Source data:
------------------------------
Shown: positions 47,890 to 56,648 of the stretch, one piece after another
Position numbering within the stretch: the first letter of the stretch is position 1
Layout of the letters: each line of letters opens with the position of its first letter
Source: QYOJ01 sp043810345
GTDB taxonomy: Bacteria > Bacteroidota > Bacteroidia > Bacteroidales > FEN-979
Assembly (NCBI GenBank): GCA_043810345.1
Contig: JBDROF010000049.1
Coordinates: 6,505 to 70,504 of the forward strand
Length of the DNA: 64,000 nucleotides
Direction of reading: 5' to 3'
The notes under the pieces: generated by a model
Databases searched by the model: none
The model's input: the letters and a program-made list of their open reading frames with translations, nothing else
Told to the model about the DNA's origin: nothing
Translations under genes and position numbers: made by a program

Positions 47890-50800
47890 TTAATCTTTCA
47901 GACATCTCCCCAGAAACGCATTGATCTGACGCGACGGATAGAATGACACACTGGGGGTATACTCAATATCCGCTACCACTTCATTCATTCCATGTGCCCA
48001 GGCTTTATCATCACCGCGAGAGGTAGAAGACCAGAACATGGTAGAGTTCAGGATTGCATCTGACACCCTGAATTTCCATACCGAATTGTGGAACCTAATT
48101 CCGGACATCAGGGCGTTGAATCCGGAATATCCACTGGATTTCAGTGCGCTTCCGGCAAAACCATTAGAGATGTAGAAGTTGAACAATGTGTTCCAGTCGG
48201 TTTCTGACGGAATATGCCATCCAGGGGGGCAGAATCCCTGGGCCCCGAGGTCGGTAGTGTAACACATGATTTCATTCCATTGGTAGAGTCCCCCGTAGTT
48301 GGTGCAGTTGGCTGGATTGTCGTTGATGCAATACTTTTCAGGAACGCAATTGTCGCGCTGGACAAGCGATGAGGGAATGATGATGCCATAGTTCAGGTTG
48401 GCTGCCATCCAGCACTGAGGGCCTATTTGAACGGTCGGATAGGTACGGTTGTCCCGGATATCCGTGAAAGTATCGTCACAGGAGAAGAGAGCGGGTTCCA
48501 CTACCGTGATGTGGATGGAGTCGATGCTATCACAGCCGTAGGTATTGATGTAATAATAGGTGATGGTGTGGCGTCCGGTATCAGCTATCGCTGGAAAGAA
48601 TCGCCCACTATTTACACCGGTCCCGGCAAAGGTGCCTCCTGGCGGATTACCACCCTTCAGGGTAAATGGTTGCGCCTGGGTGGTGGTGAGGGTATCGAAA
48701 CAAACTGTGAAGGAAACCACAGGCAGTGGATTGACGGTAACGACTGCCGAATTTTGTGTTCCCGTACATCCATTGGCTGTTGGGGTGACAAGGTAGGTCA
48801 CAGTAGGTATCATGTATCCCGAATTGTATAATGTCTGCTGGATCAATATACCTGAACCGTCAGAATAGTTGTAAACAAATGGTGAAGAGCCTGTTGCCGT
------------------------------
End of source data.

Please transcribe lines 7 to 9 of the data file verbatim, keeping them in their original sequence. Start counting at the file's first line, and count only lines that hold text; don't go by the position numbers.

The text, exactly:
Contig: JBDROF010000049.1
Coordinates: 6,505 to 70,504 of the forward strand
Length of the DNA: 64,000 nucleotides